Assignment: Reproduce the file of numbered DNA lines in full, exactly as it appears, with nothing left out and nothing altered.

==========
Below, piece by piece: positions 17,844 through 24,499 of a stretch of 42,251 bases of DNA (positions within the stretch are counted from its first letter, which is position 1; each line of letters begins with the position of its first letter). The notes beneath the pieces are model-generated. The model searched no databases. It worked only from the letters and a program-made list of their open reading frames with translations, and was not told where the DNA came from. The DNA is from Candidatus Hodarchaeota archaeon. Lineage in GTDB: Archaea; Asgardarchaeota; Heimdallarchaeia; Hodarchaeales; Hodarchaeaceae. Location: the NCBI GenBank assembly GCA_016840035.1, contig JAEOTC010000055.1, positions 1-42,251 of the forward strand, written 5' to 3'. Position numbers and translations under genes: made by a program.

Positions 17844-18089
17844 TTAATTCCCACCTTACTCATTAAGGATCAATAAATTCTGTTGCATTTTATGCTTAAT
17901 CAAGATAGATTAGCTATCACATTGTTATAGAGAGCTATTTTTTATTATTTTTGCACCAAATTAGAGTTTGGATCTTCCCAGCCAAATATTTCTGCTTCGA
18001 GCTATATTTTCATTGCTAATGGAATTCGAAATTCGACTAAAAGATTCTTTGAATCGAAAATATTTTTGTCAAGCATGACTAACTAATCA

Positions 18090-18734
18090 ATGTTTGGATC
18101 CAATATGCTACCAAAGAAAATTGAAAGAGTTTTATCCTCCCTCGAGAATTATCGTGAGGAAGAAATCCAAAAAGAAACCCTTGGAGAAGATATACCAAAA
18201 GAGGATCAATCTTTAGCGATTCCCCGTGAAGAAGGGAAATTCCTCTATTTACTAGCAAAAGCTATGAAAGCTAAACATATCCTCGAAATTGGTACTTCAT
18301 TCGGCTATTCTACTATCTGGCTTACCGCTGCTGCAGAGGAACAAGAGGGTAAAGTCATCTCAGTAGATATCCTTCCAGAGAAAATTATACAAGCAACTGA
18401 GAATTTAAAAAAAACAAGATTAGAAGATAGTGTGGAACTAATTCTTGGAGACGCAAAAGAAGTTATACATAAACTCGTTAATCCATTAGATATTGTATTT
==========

Below, piece by piece: positions 17,844 through 24,499 of a stretch of 42,251 bases of DNA (positions within the stretch are counted from its first letter, which is position 1; each line of letters begins with the position of its first letter). The notes beneath the pieces are model-generated. The model searched no databases. It worked only from the letters and a program-made list of their open reading frames with translations, and was not told where the DNA came from. The DNA is from Candidatus Hodarchaeota archaeon. Lineage in GTDB: Archaea; Asgardarchaeota; Heimdallarchaeia; Hodarchaeales; Hodarchaeaceae. Location: the NCBI GenBank assembly GCA_016840035.1, contig JAEOTC010000055.1, positions 1-42,251 of the forward strand, written 5' to 3'. Position numbers and translations under genes: made by a program.

Positions 17844-18089
17844 TTAATTCCCACCTTACTCATTAAGGATCAATAAATTCTGTTGCATTTTATGCTTAAT
17901 CAAGATAGATTAGCTATCACATTGTTATAGAGAGCTATTTTTTATTATTTTTGCACCAAATTAGAGTTTGGATCTTCCCAGCCAAATATTTCTGCTTCGA
18001 GCTATATTTTCATTGCTAATGGAATTCGAAATTCGACTAAAAGATTCTTTGAATCGAAAATATTTTTGTCAAGCATGACTAACTAATCA

Positions 18090-18734
18090 ATGTTTGGATC
18101 CAATATGCTACCAAAGAAAATTGAAAGAGTTTTATCCTCCCTCGAGAATTATCGTGAGGAAGAAATCCAAAAAGAAACCCTTGGAGAAGATATACCAAAA
18201 GAGGATCAATCTTTAGCGATTCCCCGTGAAGAAGGGAAATTCCTCTATTTACTAGCAAAAGCTATGAAAGCTAAACATATCCTCGAAATTGGTACTTCAT
18301 TCGGCTATTCTACTATCTGGCTTACCGCTGCTGCAGAGGAACAAGAGGGTAAAGTCATCTCAGTAGATATCCTTCCAGAGAAAATTATACAAGCAACTGA
18401 GAATTTAAAAAAAACAAGATTAGAAGATAGTGTGGAACTAATTCTTGGAGACGCAAAAGAAGTTATACATAAACTCGTTAATCCATTAGATATTGTATTT